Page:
The next one is a great example of a square wave lead synth in a track from the 90's that most of you probably already know, and if you don't know this one then you are either really young or you have been living in Antarctica for your entire life. The track is by the artist French Affair with the title "My Heart Goes Boom", I'm talking about the square wave lead that can be heard right from the start of the track.
In the following more recent example by Tantrum Desire we can hear a square wave lead synth right from the start of his remix of Laidback Luke's "Timebomb". The track sounds amazing and shows another way of using a square lead synth, this time it is a pretty uptempo Drum & Bass track!
And that leads me to the final waveform: the saw wave. This is probably the most widely used waveform in modern electronic music, from detuned supersaws to phasing Drum & Bass reese basslines, it has it all. So this last category is the most easiest to find the tracks for and you all probably know what a saw wave sounds like, but I still want to show you some examples. The first track is a great example on how to take the most basic saw wave bass sounds and make it work in a perfect way, it's called "Satisfaction" by Benni Banassi. The bass comes in around 0:18 as a highpassed bass sound and then comes in a little later when the track drops. This kind of bass requires a lot of sidechain compression to the main kickdrum, which creates that pumping sound. The main lead that kicks in around 1:01 is also created by using saw waves.
The next example is an oldschool one called "Feel So Good" by Lisa Santiago. This example features a more acid-like bass sound throughout the entire track and even though it's really simple it actually suits the track fairly well. This type of bass sound can be achieved by running a saw wave through a lowpass filter with a very high resonance setting and then you attach an envelope to the filter cutoff to make the movement. Later in the track they also add an LFO to the filter cutoff to create even more movement on the bass sound.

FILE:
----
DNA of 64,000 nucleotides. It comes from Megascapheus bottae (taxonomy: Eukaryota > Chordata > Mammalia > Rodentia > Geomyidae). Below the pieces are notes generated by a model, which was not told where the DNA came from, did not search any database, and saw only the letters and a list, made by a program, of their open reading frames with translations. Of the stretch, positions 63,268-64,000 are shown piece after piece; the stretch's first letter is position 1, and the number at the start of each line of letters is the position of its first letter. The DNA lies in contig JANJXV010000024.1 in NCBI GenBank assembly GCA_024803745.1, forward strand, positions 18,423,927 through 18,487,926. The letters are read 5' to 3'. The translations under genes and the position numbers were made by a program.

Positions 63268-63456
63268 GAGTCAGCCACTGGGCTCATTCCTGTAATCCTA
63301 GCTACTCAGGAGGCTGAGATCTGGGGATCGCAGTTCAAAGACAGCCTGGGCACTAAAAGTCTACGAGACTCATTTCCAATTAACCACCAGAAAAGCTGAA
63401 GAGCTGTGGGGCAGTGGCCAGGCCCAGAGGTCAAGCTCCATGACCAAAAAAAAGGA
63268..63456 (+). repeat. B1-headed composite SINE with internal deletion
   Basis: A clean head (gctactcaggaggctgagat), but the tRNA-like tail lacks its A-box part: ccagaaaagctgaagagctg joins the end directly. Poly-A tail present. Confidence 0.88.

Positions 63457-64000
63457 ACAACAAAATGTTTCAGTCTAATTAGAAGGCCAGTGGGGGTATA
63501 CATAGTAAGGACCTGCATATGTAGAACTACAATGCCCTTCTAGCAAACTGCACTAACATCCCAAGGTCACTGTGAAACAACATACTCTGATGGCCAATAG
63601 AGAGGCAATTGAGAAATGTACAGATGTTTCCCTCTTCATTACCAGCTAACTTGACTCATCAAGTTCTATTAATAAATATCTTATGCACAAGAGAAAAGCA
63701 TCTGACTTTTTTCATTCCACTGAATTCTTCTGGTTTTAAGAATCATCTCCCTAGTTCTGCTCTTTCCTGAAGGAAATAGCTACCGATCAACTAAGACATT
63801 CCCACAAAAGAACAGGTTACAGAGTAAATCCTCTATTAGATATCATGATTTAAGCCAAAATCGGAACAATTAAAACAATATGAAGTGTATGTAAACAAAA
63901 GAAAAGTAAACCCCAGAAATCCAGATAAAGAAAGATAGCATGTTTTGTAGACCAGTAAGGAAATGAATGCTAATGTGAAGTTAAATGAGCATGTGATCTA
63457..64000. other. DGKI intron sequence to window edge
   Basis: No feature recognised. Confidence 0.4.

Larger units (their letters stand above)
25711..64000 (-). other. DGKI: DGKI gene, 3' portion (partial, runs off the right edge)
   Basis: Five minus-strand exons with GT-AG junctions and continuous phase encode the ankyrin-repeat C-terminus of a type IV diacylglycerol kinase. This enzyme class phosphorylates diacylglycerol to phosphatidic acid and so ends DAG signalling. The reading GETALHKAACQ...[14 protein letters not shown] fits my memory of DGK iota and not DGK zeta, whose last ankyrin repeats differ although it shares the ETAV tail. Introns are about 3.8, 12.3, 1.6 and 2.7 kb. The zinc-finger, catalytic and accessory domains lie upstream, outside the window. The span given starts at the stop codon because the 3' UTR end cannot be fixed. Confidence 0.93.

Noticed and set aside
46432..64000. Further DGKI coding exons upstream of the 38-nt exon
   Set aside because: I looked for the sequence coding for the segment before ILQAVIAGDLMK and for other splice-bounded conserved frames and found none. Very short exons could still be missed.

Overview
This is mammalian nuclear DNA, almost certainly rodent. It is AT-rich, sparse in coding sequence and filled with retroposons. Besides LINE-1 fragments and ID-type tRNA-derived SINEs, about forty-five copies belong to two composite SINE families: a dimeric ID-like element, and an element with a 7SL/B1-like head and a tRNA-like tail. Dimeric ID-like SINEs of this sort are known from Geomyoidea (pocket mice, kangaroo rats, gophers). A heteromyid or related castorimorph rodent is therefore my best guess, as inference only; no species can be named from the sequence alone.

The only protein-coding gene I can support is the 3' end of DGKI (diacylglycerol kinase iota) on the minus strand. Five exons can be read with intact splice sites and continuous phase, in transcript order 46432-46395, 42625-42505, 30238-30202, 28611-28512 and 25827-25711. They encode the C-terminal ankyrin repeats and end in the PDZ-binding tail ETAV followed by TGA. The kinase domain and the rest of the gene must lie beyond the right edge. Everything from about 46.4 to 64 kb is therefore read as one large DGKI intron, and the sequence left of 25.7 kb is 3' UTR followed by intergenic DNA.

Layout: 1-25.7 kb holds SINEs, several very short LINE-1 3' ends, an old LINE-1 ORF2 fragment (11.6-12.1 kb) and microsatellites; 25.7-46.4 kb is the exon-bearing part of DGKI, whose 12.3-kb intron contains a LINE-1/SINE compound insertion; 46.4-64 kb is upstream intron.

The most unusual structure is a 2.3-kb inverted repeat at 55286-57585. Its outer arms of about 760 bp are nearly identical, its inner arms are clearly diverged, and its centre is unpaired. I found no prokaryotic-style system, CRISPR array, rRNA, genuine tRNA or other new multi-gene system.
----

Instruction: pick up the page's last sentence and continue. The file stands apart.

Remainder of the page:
The next example uses a simple saw wave lead sound for the main melody, but it also uses a saw wave for the bass patch. The track itself is very poorly mastered but considering the age it does have that 90's sound to it. The track is called "Luv You More" by Roller Girl and I think that this was one of those 'one day flies', has anybody ever heard a different track from Roller Girl?
I actually know this track from the very famous remix by Dutch Happy Hardcore and early Gabber music producer DJ Paul Elstak. The funny thing is that I'm from the town where Paul is coming from and so I've known his music for such a long time.
Finally I want to give one more example of a popular way to use saw waves to create sounds, it's in the track "Summit" by Skrillex and Ellie Goulding. The saw wave lead can be heard throughout the entire track and really gives the track it's melodic feeling, it also shows how a simple saw wave can still result in a great track!
So now you know the difference between the basic waveforms that you can find in most modern synthesizers and you know how they have been used in the history of electronic music. I had great fun to dissect these tracks and just generally listening to all this music that I used to know when I was younger. Let me know in the comments below "what track you would like to add to this list of tracks that use one of the basic waveforms?"
I have been making music for over 10 years, have had releases on several different record labels and I have a love for everything that involves using my creativity. I spend my days as a musician, graphic designer and wannabe photographer who likes to roam the streets of his hometown, especially during the night. Maybe I'm nocturnal, who knows? One thing I know for sure, I do whatever I want to do.